The first thing you should do is contact your mobile network provider immediately if you believe your SIM card has been switched without your permission. After you have explained the situation, requesting a freeze on your account will stop any further unauthorized access. Before making any changes to your account, request that your provider confirm your identity.

Change Your Passwords

Once you have contacted your mobile network provider, change the passwords to all your online accounts linked to your phone numbers, such as banking, email, and social media accounts. Use strong, unique passwords for each account and enable two-factor authentication wherever possible.

Keep track of your accounts

Check your accounts frequently for any suspicious activity, such as unauthorized transactions or alterations to the information associated with them. If you see it, report any suspicious activity immediately to your bank or the appropriate service provider.

Inform the authorities of the incident

If you think you may have fallen victim to a SIM swap scam, report the incident to the Federal Trade Commission (FTC) and your local law enforcement organization. You can report identity theft online at, the FTC website.

Be cautious while interacting in the future

Be wary of any calls, texts, or emails you receive in the future from people you don't know. Fraudsters might make another attempt to get in touch with you to get more of your personal information or to con you into giving them your login information. Avoid providing information responding to unsolicited requests, and watch out for phishing scams.

Consider additional security measures

Consider additional security measures to protect your accounts, such as using a password manager to generate and store strong, unique passwords for each account and enabling app-based two-factor authentication instead of SMS-based methods.

Educate others

Educate others about the risks of SIM swap scams and how to protect themselves. Spread awareness by sharing information on social media, talking to friends and family, and attending relevant community events.

If you suspect a SIM swap has occurred, taking immediate action is crucial to prevent further unauthorized access to your accounts. Contact your mobile network provider, change your passwords, monitor your accounts, report the incident to the authorities, and be cautious of future communication. By taking these steps and educating others, you can protect yourself and help prevent SIM swap scams from happening to others.

How Efani Can Help You Prevent Sim Swap Fraud

Mobile service provider Efani focuses on offering secure mobile phone service and assisting in preventing SIM swap scams. Here are some strategies Efani can suggest to help you avoid SIM swap fraud:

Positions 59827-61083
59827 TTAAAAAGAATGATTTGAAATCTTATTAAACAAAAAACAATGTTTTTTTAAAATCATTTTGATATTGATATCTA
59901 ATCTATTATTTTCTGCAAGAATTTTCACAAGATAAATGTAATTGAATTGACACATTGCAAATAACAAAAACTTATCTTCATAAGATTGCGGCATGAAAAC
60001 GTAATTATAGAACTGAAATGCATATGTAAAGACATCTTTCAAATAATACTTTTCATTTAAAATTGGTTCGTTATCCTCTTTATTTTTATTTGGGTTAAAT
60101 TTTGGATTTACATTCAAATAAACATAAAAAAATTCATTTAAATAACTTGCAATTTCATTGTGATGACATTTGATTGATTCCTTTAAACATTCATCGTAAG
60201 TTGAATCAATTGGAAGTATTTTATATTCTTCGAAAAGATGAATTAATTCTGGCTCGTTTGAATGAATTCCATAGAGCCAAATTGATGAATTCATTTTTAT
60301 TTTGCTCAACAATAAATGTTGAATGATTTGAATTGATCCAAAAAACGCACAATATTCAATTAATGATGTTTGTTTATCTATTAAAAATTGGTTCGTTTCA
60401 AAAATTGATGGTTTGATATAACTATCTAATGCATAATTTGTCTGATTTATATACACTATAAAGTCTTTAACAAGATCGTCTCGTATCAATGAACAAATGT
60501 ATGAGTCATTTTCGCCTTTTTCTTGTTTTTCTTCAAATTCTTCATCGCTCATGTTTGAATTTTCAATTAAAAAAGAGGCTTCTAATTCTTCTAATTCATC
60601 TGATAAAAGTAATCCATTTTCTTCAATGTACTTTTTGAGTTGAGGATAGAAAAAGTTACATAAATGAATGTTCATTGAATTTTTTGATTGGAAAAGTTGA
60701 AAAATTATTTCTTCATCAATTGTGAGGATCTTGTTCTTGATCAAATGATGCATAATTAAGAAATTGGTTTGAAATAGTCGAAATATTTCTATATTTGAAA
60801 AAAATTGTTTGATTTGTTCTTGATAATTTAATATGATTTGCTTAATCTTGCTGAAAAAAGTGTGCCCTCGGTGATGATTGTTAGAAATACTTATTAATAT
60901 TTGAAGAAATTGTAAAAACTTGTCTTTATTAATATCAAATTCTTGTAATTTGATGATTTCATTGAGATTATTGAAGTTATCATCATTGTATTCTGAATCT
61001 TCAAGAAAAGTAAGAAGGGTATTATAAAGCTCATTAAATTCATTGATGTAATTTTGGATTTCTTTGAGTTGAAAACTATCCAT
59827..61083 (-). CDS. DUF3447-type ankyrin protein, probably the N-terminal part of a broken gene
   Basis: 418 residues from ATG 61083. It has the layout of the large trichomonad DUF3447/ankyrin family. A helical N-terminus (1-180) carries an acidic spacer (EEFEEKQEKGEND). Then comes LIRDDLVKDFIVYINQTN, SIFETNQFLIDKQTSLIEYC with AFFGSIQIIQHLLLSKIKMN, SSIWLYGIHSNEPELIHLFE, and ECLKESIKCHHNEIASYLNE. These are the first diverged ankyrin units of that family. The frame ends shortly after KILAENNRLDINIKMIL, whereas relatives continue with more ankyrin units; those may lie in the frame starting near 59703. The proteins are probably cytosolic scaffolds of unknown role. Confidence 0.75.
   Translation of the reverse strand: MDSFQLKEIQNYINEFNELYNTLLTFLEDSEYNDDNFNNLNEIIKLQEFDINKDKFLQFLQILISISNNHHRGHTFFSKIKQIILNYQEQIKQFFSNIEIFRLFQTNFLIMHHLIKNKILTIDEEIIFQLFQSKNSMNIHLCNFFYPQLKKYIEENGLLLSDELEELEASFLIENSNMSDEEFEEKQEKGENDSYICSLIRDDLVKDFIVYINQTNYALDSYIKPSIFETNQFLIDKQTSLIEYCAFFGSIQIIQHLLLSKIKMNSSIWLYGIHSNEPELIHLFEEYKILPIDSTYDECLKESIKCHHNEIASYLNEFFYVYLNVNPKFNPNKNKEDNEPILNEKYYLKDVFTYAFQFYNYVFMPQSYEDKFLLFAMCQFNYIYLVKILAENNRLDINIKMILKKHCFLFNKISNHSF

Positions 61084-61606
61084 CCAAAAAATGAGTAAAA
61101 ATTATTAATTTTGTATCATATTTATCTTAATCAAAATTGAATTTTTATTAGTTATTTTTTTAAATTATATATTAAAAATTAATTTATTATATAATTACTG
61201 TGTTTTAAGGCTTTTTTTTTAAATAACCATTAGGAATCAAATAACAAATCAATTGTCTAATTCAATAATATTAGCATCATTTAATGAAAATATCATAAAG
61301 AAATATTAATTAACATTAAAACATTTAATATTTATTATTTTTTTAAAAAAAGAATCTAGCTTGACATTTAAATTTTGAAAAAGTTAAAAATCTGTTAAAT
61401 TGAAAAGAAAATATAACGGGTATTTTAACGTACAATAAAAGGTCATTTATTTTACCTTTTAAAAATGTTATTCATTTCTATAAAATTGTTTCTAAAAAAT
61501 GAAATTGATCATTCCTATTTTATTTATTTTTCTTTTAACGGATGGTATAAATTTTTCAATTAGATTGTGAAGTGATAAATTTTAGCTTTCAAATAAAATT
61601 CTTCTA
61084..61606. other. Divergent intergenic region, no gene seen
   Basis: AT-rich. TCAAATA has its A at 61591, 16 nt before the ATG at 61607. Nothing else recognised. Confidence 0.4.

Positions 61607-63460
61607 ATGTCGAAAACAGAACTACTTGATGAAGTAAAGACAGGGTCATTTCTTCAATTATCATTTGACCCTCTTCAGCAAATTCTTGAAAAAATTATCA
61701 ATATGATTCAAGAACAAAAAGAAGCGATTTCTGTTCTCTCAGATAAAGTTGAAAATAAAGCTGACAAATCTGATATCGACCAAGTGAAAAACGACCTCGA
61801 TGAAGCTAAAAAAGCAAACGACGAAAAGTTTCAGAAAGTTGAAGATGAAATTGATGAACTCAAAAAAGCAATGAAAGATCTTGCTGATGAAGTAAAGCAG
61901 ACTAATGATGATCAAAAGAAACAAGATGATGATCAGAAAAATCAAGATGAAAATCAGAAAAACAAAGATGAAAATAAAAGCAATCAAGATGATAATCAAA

Secure SIM Card

Efani offers a secure SIM card impervious to hacking and SIM swap fraud. A secure element embedded in the SIM card stores encryption keys and other confidential data.

Multi-Factor Authentication

Efani offers multi-factor authentication as an additional layer of security. This means that in addition to a password or PIN, you must provide a biometric identifier, such as a fingerprint or facial recognition, to access your account or make changes to your service.

SIM Swap Protection

Efani provides SIM swap protection to prevent unauthorized SIM swaps. Any attempt to swap your SIM card without your authorization will trigger an alert, and Efani will take steps to verify your identity and prevent the swap from occurring.

Real-Time Alerts

Efani provides real-time alerts to notify you of any suspicious activity on your account. This includes alerts for changes to your account information, such as phone number or address, and alerts for any attempts to access your account or make changes to your service.

Dedicated Support Team

If you have any problems with your service or SIM swap fraud, Efani's devoted support staff is here to assist you. The team can help you secure your account and stop further unauthorized access because they are trained to spot and handle potential fraud attempts.

To help stop SIM swap fraud and safeguard your mobile phone service, Efani offers a variety of features and services. Stay ahead of fraudsters and protect your phone number and personal information with Efani, which provides a secure SIM card, MFA, SIM swap protection, real-time alerts, and a dedicated support team.

Haseeb Awan
CEO, Efani Secure Mobile

I founded Efani after being Sim Swapped 4 times. I am an experienced CEO with a demonstrated history of working in the crypto and cybersecurity industry. I provide Secure Mobile Service for influential people to protect them against SIM Swaps, eavesdropping, location tracking, and other mobile security threats. I've been covered in New York Times, The Wall Street Journal, Mashable, Hulu, Nasdaq, Netflix, Techcrunch, Coindesk, etc. Contact me at 855-55-EFANI or for a confidential assessment to see if we're the right fit!